In November 2016, police raided numerous apartments in Thuringia, Germany. During the raids, law enforcement made discoveries that they called the biggest blow against online drug trafficking, at the time. They found notebooks of recorded data, phones, hard drives, kilograms of drugs, and two suspects: 31-year-old Philipp H. and 19-year-old Stefanie W. Those two suspects now face 15 years in prison for selling drugs on the Dream darknet market, among other crimes.
Authorities first investigated three suspects. In addition to the the romantically involved duo, police investigated Philip’s 51-year-old father. No public statement—or at least on the police’s website—mentioned a dropped car against the father, but the suspect count had dropped to two and then stayed that way. Although a third entity may have had some participation, the prosecution claims that the duo sold 17 types of drugs on both the Dream market and a clearnet shop called “finestdrugs[dot]to.”
The public prosecutor at the Meiningen court preliminary hearing revealed that authorities had gathered more than 350 pages of evidence against the pair of drug dealers. Both, thus far, denied all accusations. Some of which are listed below, as noted in the 350 pages:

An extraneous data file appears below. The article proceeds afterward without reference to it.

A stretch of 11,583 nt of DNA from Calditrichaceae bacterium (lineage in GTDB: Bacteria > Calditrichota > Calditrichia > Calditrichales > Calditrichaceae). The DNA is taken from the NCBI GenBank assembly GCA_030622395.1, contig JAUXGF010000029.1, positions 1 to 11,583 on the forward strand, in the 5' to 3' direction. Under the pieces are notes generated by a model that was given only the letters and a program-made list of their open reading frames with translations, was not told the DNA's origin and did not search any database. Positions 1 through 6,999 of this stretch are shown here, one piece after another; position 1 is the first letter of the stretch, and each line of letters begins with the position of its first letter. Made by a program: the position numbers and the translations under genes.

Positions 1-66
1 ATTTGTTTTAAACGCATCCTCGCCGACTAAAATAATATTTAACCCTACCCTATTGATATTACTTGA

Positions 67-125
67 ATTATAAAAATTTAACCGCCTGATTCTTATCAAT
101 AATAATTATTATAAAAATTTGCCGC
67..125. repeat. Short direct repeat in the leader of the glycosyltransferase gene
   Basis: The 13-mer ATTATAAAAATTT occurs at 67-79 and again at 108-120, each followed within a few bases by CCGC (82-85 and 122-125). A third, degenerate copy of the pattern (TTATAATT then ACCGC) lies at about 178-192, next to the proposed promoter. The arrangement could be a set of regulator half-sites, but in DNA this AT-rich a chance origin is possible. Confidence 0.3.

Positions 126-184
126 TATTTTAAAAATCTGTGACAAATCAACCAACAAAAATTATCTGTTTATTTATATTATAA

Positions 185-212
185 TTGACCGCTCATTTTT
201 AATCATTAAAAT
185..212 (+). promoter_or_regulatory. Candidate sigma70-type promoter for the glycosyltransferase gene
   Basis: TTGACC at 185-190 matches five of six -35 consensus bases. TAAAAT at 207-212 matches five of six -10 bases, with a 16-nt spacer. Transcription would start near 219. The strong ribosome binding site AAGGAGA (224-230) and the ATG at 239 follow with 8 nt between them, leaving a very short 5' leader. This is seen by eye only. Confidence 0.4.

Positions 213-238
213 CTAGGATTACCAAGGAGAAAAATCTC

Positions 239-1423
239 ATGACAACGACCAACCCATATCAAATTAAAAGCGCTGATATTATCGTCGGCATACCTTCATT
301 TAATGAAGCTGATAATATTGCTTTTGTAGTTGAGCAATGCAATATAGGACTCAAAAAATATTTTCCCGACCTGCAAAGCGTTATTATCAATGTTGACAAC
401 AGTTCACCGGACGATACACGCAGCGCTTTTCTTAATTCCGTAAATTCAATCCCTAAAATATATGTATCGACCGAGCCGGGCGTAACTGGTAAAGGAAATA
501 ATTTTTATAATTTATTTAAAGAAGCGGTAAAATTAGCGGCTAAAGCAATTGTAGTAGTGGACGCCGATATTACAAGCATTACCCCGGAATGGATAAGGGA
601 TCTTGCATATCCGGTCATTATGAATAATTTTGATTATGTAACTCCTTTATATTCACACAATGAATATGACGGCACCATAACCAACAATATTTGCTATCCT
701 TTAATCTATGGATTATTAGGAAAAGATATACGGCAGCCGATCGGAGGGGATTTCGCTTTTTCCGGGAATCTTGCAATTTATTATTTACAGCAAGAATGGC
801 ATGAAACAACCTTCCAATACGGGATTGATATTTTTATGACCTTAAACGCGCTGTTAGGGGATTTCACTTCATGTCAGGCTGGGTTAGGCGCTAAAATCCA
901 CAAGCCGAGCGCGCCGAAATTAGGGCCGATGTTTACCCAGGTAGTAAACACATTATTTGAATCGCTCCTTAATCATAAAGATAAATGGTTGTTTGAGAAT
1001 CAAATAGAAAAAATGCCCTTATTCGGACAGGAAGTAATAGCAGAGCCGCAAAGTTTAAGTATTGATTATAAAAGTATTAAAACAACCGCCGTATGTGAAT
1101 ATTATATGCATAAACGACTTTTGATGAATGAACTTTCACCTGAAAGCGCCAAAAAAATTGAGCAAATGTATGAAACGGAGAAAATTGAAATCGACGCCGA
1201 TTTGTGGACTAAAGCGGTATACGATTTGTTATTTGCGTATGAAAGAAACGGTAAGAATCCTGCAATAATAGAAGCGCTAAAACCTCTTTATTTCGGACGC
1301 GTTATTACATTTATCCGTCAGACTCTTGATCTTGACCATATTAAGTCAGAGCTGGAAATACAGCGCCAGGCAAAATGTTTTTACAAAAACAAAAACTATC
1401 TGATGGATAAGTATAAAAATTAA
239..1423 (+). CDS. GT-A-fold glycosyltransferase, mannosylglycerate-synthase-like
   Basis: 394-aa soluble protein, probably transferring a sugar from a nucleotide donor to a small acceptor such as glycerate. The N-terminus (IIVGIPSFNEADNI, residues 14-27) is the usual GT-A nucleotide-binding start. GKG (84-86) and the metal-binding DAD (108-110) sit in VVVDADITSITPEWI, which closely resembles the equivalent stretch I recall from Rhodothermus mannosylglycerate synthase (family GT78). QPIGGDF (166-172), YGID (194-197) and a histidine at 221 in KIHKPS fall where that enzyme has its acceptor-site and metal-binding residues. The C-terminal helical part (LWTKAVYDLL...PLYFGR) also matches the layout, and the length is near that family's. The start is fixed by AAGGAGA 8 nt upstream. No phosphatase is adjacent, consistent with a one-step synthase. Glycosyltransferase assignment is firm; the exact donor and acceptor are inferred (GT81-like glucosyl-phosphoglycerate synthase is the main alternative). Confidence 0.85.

- The vendors kept “meticulously tracked” records of their deals that allowed authorities to identify 4021 instances of drug trafficking.
- At least 300 cases involved large shipments of drugs.
- More than 2,000 customers had used the clearnet shop.
- They had sold, from their account on the Dream Marketplace, 1.5 kilograms of marijuana, the same of hashish, 5.1 kilograms of amphetamine, 130 grams of methamphetamine, 300 grams of heroin, 400 grams of cocaine, and 1,000 ecstasy tablets.
Their clearnet website gave away the types of drugs sold on the site:
“More than 500 successful orders! We have no minimum order value! High-quality drugs like Xtc / MDMA / Hash / Weed / Cocaine / Heroin / Speed and Crystal Meth simply online! Test our goods and they will be 100% pure!”
Phillip, the alleged mastermind, harvested user credentials and some them on the internet as far back as 2014. Investigators noticed that he had sent out millions of phishing emails and links on a routine basis. He collected databases filled with credit cards information and credentials for online payment systems, the public prosecutor said. Police identified nearly 10 million email addresses, almost 11,000 PayPal accounts, and 2,300 eBay logins. The clearnet site’s privacy statement is reassuring, though: “we log no IP addresses when buying drugs [and] your data is encrypted via PGP.” Reassuring until the site’s login page suggests that a user sign in with a social profile.
On a final note, FinestDrugsDE, the fraudster above, used a PGP key with the email address “[email protected][dot]md.” That email address is registered to a “Frank Bannister” and an irrelevant physical address. But the email address is also the registered email for two carder websites.